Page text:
Last edited 28 Nov 2016

Developed design

The process of completing the design and construction of a building is often divided into notional 'stages'. This can be helpful in establishing milestones for the submission of progress reports, the preparation of information for approval, client gateways, and for making payments. However there is a great deal of ambiguity between the naming of stages and the definition of what individual stages include (for example see comparison of work stages) and so it is important that appointment documents make it clear what activities fall within which stage, and what level of detail is required.

'Developed design' is a phrase coined by the Royal Institute of British Architects (RIBA) for their 2013 Plan of Work. This plan comprises eight work stages, and its new terminology, stage referencing system and lack of detail have generated some criticism.

The invention of term 'developed design' in particular, is, rather peculiarly, in the past tense (unlike any other stage names), implying that the stage is complete, and it means little to clients or to the wider industry.

The RIBA states that 'Developed Design maps broadly to the former Stage D – Design Development – and part of Stage E – Technical Design. The strategic difference is that in the RIBA Plan of Work 2013 the Developed Design will be coordinated and aligned with the Cost Information by the end of Stage 3. This may not increase the amount of design work required, but extra time will be needed to review information and implement any changes that arise from comments made before all the outputs are coordinated prior to the Information Exchange at the end of Stage 3.'

It is not clear why the design and cost were not aligned in previous versions of the plan of work, or which elements of technical design this stage now includes.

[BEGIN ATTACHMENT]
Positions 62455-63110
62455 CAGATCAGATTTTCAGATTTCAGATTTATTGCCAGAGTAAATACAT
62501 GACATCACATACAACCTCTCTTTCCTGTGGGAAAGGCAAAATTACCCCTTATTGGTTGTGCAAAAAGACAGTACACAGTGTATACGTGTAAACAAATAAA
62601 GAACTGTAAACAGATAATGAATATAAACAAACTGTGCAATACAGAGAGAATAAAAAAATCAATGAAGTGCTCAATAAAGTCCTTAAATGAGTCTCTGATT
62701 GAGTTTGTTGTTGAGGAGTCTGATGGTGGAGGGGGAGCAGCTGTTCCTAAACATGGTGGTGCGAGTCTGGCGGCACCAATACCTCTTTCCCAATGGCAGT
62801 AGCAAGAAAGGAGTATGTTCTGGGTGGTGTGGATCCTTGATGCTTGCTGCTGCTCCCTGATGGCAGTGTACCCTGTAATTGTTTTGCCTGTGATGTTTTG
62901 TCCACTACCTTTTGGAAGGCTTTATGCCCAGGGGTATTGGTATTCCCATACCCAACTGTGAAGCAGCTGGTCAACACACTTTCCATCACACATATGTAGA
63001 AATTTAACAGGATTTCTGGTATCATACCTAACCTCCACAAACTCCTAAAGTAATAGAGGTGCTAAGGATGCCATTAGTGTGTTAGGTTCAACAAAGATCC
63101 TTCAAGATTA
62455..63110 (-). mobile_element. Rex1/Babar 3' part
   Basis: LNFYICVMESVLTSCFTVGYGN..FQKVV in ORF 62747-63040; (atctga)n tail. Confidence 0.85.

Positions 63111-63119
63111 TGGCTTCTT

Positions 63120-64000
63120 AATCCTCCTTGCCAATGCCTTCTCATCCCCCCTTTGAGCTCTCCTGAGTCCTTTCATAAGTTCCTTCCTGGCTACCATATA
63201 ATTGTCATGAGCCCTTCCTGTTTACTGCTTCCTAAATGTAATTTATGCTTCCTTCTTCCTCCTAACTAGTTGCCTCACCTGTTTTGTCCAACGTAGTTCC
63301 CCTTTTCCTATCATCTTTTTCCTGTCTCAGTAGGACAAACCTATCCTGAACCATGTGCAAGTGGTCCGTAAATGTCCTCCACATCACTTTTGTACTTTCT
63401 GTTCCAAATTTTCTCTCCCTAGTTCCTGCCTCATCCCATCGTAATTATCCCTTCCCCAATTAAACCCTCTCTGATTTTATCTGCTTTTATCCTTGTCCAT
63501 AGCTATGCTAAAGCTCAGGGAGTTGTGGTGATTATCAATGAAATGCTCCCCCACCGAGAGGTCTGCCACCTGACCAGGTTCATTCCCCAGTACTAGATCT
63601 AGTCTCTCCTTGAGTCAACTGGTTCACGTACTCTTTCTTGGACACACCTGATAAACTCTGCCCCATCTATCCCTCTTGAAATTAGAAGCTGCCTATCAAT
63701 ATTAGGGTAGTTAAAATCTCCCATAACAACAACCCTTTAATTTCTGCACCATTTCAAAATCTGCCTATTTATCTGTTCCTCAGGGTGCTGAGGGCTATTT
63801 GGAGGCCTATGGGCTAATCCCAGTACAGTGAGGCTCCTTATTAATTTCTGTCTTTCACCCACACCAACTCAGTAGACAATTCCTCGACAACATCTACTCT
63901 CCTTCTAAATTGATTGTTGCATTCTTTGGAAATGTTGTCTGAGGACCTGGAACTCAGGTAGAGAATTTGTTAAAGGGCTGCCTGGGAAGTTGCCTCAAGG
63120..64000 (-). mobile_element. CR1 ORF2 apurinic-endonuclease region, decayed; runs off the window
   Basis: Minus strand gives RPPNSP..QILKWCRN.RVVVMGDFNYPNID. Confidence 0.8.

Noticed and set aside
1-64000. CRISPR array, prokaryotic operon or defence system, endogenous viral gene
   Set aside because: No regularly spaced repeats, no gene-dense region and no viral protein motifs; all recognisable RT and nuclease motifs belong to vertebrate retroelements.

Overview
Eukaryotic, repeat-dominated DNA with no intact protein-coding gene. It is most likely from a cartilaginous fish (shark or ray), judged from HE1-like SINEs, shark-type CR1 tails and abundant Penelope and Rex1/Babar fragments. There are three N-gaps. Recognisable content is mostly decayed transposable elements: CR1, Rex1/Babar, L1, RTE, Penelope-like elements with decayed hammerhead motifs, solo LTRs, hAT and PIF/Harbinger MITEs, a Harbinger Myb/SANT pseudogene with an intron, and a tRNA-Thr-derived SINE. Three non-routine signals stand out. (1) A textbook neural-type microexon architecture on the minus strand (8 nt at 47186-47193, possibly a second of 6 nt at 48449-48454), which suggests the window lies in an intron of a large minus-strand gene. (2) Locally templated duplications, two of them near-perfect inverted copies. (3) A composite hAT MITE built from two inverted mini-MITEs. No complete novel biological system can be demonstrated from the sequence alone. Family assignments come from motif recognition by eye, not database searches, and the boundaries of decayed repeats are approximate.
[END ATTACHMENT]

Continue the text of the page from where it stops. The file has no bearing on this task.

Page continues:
The RIBA describe the activities carried out during the stage as preparing the 'developed design, including co-ordinated and updated proposals for structural design, building services systems, outline specifications, cost information and project strategies in accordance with the design programme.' Spatial coordination should be completed and change control procedures introduced, and typically landscape designs will be prepared and planning applications made. This stage may involve input from specialist sub-contractors and suppliers.

Historically, the tasks associated with 'developed design' would have been described as the 'detailed design' stage, which is perhaps a clearer and better understood description.

Where building information modelling (BIM) is being used, during this stage, the project information model is developed based upon generic representations with approximate quantities, size, shape, location, tolerances and so on. Specification properties and attributes are developed so that the selection of systems and products is possible. Where the employer has already specified that certain building products should be used, or where there are key components that have already been selected, these may be incorporated into the model. Structural information and architectural information should develop in detail, and services design may include generic information about sizes, capacity and control systems. The model may allow early contractor engagement, and an outline construction sequence may be developed. Plans, cross sections, elevations, and visualisations may be produced as well as schedules of facilities.

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